[r-t] re: proofs
Robin Woolley
robin at robinw.org.uk
Tue Oct 5 09:26:29 UTC 2004
Re: Graham's e-mail.
As I understand the concept of a group, any two members of the group
'combined' according to the rules of the group give a third member of the
group.
Now 'B', for example, is often referred to as a 'FCH GROUP'. Two members of
the group are 24365 and 25436. Combining them either way gives 24563 and
26345 which are members of FCH groups T and F respectively. Looking in the
literature I see that they could be defined as semi-groups, however.
As Graham says, the complete set of 720 forms a group, S6, to be precise.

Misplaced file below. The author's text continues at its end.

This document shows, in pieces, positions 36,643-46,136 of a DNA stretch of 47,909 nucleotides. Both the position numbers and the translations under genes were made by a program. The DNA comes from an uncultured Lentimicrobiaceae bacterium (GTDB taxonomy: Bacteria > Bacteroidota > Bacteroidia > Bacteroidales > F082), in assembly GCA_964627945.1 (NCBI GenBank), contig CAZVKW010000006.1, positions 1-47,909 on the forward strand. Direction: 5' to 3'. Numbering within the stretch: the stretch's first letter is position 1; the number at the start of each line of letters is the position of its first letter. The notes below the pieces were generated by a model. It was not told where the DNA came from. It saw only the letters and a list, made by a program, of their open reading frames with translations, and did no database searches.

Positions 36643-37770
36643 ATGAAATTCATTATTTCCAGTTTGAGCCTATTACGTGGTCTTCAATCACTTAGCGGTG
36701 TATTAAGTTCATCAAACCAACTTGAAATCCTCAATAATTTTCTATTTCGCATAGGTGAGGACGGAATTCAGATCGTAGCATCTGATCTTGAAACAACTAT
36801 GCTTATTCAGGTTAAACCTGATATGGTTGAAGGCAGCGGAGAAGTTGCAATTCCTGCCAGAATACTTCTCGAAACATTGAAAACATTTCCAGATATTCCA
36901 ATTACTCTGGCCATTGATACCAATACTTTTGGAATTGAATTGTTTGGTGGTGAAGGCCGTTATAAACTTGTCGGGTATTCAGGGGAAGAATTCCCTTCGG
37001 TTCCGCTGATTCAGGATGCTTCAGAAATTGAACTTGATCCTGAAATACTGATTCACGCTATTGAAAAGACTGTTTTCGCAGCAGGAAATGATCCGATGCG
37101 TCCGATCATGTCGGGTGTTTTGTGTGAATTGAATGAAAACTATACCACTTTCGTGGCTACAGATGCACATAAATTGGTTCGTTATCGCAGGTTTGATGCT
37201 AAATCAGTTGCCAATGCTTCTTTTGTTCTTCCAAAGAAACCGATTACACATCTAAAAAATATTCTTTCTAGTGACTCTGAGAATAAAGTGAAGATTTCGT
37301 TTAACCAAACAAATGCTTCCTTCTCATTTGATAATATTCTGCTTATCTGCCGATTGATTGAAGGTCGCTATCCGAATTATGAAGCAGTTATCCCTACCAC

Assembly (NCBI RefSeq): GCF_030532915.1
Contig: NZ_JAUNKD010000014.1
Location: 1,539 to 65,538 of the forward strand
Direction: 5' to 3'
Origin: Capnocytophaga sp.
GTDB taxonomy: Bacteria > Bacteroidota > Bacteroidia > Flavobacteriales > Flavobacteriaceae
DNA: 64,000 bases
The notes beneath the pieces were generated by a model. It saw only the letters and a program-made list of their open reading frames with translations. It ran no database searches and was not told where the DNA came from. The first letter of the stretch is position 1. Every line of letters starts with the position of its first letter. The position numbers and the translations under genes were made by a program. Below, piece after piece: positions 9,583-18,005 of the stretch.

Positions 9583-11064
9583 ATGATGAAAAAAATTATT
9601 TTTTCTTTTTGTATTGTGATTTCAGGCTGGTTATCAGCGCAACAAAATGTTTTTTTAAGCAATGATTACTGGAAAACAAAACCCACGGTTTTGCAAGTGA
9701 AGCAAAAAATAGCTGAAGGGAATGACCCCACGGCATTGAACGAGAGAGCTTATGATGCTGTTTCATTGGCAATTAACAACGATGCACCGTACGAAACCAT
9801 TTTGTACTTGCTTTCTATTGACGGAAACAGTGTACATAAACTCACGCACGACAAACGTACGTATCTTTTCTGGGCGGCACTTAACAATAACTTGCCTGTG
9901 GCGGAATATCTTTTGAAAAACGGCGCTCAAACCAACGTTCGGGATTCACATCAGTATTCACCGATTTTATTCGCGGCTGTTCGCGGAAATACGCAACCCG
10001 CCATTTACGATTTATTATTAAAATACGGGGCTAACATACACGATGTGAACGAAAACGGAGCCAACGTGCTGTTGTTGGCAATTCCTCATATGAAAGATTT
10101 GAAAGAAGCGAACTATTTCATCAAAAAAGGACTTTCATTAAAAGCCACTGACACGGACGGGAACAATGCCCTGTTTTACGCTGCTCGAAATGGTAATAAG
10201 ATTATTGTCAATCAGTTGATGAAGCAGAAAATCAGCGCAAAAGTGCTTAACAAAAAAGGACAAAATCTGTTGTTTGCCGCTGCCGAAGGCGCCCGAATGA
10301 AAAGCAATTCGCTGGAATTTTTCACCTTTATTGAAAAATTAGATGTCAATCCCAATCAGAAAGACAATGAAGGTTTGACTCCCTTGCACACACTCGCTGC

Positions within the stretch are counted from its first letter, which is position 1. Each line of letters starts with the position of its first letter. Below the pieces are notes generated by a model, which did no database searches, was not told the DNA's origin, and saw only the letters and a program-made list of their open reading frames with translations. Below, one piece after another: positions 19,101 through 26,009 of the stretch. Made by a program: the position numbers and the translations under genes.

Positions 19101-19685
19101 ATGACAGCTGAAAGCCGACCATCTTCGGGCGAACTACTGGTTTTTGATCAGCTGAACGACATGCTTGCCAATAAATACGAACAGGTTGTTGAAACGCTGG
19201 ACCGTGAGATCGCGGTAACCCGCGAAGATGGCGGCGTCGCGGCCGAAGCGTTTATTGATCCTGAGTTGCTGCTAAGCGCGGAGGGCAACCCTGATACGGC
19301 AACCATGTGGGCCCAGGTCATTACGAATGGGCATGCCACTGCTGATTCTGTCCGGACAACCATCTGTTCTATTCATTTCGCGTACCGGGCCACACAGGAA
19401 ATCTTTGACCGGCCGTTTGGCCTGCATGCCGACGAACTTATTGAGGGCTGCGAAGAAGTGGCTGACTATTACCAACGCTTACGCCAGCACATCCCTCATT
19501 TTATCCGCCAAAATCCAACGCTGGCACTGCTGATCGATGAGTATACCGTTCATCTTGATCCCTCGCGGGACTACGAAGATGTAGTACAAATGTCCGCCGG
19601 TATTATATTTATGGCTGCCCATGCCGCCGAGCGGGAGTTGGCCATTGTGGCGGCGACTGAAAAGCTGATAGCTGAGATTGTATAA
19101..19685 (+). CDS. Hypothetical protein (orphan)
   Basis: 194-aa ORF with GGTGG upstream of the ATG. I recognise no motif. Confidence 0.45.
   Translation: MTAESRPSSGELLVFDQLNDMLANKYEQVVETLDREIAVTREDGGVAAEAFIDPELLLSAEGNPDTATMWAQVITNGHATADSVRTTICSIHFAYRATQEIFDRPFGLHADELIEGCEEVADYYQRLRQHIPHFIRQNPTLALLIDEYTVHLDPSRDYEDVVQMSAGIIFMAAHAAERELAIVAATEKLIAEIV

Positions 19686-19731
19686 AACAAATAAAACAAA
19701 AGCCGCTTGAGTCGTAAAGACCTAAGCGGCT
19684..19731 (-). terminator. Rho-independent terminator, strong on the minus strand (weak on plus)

(By the way, surely S for 'symmetric' refers to the fact that the origin of
this group is from the symmetries of plane figures - not because it's
symmetrical, as someone said earlier, which it quite clearly isn't - being
non-abelian.) The 360 in-course course-heads form the group A6. S6 is not a
falseness group either - it is just the complete set of possible course
heads.
This does not change the fact that what we happily call 'groups' are not in
this case - nor are they even sub-groups.
Remember this: they are referred to in this way in CC pubs - I could give
chapter & verse, but I won't.
Then again, it's more than 30 years since I first encountered the concept of
a group - so no doubt fashion has changed the definition. (Probably doesn't
need to be associative to be a group, now!!).
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